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EMBO Mol Med. 2009 Jul;1(4):223-35. doi: 10.1002/emmm.200900026.

The 28-amino acid form of an APLP1-derived Abeta-like peptide is a surrogate marker for Abeta42 production in the central nervous system.

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Psychiatry, Department of Integrated Medicine, Division of Internal Medicine, Osaka University Graduate School of Medicine, Osaka 565-0871, Japan.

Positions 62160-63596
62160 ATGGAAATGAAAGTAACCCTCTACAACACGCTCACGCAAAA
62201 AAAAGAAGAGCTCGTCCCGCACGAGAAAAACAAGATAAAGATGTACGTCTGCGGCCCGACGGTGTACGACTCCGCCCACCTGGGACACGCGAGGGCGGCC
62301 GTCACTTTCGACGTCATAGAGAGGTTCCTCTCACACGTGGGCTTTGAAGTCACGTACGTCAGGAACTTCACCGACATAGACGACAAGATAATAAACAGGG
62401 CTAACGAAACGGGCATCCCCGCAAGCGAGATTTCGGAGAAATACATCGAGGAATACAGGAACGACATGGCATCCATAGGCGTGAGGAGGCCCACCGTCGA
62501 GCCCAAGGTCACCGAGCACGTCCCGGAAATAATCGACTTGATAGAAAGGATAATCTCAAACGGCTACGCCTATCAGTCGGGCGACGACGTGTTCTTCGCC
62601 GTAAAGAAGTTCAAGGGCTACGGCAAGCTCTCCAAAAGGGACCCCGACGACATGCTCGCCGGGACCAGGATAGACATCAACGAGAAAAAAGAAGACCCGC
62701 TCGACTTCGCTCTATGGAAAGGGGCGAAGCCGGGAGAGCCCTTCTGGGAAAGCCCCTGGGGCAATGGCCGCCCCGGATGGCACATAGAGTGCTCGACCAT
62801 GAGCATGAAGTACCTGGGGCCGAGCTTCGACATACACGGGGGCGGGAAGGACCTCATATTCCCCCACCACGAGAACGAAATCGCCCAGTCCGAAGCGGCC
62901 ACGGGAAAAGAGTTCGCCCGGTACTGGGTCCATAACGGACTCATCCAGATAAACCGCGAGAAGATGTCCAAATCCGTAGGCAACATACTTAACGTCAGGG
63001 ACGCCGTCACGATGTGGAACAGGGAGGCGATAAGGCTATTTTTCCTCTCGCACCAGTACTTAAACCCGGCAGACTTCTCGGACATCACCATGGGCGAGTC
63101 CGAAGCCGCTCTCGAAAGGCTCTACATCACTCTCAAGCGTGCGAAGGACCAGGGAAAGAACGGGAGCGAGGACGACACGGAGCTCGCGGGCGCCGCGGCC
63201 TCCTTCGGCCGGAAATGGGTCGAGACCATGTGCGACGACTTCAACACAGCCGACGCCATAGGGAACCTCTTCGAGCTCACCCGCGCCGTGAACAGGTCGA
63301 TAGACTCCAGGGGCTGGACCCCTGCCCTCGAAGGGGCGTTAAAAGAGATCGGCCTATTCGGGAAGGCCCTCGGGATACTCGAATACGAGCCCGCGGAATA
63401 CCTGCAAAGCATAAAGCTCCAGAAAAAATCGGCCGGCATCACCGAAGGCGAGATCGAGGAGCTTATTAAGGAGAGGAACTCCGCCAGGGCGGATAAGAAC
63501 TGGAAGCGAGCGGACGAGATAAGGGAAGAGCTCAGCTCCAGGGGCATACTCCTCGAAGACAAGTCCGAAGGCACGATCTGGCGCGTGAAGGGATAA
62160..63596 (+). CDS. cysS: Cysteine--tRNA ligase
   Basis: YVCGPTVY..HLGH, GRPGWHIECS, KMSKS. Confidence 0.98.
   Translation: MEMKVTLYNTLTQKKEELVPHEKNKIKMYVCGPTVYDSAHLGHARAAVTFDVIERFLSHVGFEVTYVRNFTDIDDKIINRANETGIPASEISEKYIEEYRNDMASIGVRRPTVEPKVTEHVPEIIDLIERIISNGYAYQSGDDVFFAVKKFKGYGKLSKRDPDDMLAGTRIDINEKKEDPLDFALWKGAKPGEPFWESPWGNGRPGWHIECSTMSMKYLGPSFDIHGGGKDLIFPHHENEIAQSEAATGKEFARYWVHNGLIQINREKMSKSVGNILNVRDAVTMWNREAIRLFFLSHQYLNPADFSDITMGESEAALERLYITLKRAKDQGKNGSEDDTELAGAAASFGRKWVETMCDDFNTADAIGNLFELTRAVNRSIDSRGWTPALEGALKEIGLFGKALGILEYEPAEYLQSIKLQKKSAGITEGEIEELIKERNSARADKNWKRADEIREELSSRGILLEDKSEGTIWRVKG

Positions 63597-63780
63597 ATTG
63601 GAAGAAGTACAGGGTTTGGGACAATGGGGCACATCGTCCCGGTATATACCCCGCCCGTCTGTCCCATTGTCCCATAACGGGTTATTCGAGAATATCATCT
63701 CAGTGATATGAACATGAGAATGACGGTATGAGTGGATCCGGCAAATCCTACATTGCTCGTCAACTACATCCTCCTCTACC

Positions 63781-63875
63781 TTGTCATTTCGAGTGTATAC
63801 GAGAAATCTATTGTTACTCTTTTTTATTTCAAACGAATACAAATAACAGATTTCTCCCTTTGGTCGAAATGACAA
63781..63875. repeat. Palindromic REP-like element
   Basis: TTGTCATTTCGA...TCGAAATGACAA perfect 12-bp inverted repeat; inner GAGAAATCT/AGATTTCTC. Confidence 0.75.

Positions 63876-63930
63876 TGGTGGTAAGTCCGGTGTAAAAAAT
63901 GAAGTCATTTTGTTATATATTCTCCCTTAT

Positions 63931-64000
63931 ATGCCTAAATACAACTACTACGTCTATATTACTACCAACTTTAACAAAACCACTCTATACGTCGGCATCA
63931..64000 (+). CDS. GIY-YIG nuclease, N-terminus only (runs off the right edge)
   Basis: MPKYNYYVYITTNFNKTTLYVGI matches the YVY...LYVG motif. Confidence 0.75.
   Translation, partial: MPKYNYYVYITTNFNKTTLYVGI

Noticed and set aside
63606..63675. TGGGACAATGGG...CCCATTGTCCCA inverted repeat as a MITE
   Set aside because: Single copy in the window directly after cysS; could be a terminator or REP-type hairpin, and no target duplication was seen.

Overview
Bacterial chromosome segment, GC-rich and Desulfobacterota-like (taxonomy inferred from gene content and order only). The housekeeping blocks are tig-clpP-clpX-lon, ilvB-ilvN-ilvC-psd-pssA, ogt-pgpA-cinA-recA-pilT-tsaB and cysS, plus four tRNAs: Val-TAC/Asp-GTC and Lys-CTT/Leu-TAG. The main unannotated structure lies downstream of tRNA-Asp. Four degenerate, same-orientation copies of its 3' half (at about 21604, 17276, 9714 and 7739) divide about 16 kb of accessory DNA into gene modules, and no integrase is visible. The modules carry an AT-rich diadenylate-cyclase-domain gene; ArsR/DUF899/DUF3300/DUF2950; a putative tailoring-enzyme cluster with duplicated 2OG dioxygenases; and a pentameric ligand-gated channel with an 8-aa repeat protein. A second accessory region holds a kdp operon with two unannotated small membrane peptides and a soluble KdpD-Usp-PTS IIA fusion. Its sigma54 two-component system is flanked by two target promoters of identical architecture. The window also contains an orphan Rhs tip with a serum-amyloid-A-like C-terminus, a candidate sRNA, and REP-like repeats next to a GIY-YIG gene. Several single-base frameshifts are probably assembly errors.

Surrogate markers for the Alzheimer disease (AD)-associated 42-amino acid form of amyloid-beta (Abeta42) have been sought because they may aid in the diagnosis of AD and for clarification of disease pathogenesis. Here, we demonstrate that human cerebrospinal fluid (CSF) contains three APLP1-derived Abeta-like peptides (APL1beta) that are generated by beta- and gamma-cleavages at a concentration of approximately 4.5 nM. These novel peptides, APL1beta25, APL1beta27 and APL1beta28, were not deposited in AD brains. Interestingly, most gamma-secretase modulators (GSMs) and familial AD-associated presenilin1 mutants that up-regulate the relative production of Abeta42 cause a parallel increase in the production of APL1beta28 in cultured cells. Moreover, in CSF from patients with pathological mutations in presenilin1 gene, the relative APL1beta28 levels are higher than in non-AD controls, while the relative Abeta42 levels are unchanged or lower. Most strikingly, the relative APL1beta28 levels are higher in CSF from sporadic AD patients (regardless of whether they are at mild cognitive impairment or AD stage), than those of non-AD controls. Based on these results, we propose the relative level of APL1beta28 in the CSF as a candidate surrogate marker for the relative level of Abeta42 production in the brain.

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